The Dolphins’ second exhibition game was typical of the preseason – a lot of ugly.
Unfortunately, Josh Rosen, in his first game action for Miami with the starting unit, couldn’t rise above his offensive line’s shortcomings or his own inconsistency to elevate his case for the starting quarterback job.
Rosen wasn’t all bad or all to blame for the inability to get the Dolphins in the end zone in six possessions during the first half at Tampa Bay.
He also wasn’t anything special.
That’s in line with what has been apparent all along, through offseason workouts, training camp and a week ago playing with the second team against the Falcons.
An extended opportunity Friday with the first unit didn’t change the equation. It reaffirmed it.
Elite talent shows early
A million years ago Dan Marino stepped on the field and the immediate reaction was, wow! Most of the elite NFL quarterbacks since then have given the indication quickly.
Some dropped balls blunted Rosen’s cause Friday. But on fourth down at the Tampa Bay 2, he had Isaiah Ford open in the end zone and threw a sinker that didn’t get there.
That was the time to seize the moment. It eluded him.
Rosen has shown the talent to be a better NFL quarterback than his predecessor, Ryan Tannehill. He has an arm, instincts and pocket presence that Tannehill lacked.
But he’s done nothing to suggest the Dolphins should hand him the keys to the franchise and end their quest for a quarterback to lead them into the future. That remains top priority for next year’s draft.
Nonetheless, Rosen should be the starter going into this season. Because what are you going to learn from 36-year-old Ryan Fitzpatrick leading a team that’s a babe in the woods?
We’re not seeing any of that old Fitzmagic anyway. Fitz’s one eye-opening moment from his limited preseason action has been bowling over a Buccaneers DB.
Gotta love Fitzpatrick, but his gritty leadership is not taking this team to the playoffs. He’s an ideal backup and example for Rosen to follow.
Youth shows on offense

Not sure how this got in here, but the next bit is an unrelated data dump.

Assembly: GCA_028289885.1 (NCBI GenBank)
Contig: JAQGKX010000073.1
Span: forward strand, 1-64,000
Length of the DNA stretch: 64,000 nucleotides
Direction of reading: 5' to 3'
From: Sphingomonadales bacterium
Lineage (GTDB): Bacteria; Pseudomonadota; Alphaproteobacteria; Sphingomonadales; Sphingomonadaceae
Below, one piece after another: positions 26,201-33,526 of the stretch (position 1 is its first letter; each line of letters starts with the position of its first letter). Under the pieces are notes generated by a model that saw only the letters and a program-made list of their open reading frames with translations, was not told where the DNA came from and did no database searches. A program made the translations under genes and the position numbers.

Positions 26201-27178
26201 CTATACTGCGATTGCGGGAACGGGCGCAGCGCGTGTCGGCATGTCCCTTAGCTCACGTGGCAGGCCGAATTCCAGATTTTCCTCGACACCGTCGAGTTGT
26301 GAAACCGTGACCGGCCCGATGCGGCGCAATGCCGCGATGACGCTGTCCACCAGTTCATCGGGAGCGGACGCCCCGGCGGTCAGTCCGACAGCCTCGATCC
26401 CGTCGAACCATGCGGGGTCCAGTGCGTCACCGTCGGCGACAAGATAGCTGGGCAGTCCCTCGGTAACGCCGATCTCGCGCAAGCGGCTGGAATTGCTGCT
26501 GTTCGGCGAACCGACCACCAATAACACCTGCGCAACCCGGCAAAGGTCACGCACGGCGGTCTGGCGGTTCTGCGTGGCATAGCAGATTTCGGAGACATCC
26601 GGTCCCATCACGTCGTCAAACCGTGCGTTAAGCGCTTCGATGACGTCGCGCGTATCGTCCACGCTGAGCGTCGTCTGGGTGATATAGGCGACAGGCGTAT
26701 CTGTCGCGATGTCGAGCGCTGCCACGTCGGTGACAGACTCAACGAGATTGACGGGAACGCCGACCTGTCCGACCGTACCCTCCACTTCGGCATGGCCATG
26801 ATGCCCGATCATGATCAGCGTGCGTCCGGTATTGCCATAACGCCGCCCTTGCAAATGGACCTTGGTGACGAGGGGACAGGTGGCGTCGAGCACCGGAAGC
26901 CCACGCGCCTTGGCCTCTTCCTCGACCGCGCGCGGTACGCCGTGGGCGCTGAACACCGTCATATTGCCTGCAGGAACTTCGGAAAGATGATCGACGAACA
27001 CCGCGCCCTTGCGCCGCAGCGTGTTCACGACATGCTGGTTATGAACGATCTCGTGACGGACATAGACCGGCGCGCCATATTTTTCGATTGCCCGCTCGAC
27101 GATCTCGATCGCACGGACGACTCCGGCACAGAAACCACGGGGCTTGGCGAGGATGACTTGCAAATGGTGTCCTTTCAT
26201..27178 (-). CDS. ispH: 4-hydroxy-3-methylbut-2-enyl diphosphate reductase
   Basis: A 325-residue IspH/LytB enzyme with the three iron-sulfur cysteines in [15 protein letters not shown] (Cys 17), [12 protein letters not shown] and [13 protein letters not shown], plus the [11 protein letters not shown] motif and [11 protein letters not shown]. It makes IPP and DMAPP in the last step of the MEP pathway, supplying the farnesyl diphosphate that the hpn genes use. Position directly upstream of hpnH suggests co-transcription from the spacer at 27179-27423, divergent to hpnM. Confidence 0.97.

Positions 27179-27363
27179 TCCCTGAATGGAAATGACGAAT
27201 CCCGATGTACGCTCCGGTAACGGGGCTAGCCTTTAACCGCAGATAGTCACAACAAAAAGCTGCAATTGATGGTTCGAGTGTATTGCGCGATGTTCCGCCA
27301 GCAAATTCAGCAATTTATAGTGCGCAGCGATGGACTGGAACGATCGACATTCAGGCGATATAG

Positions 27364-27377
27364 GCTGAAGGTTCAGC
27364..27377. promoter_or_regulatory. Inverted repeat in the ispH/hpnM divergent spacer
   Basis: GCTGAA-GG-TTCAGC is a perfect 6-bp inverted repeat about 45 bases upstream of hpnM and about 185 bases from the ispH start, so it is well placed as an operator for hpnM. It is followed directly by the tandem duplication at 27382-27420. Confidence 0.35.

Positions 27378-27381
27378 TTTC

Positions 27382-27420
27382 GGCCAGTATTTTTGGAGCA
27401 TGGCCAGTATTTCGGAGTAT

This is a developmental season. This is the time to find out what they have in Rosen and see if he can grow with the other youthful components of the offense.
Overall, the most encouraging sign from Friday’s game was how well the defense played, even with notables such as Xavien Howard and Reshad Jones sitting out.
Not surprising, considering defense is coach Brian Flores’ forte. It furthered the hope that Flores and defensive coordinator Patrick Graham can produce a collective greater than its components.
There were four sacks and a forced fumble. Rookie Christian Wilkins was solid up front and second-year linebacker Jerome Baker was a force on the blitz – Baker needs to be better at finishing his chances, though.
No point in starting Fitzpatrick
Still, the intrigue circles back to the quarterbacks.
Difficult to understand Flores’ thinking in saying Fitzpatrick will likely start week against Jacksonville. Usually the third game of preseason is a dress rehearsal for the starting unit.
Of course, every coach wants to believe he’s chasing a championship. If the Dolphins were in that position this season, Fitzpatrick, the experienced hand, would be the safer and logical choice.
Asked about the intangibles of grit and leadership that are Fitzpatrick’s strengths, Flores said, “Yeah, it plays into the evaluation, but at the end of the day it’s about production on the field.
“[Fitzpatrick] had a good scramble, made a couple good throws. Josh [Rosen] made a couple good throws, Jake [Rudock] made some good throws and they made some not so good decisions. It’s all a part of the evaluations.”
For a team looking beyond this season, the only way to truly evaluate Rosen is to give him a chance to flop or fly in the regular season.
If they go with Fitzpatrick, it means they’ve already ruled out Rosen.
Craig Davis has covered South Florida sports and teams, including the Dolphins, for four decades. Follow him on Twitter @CraigDavisRuns
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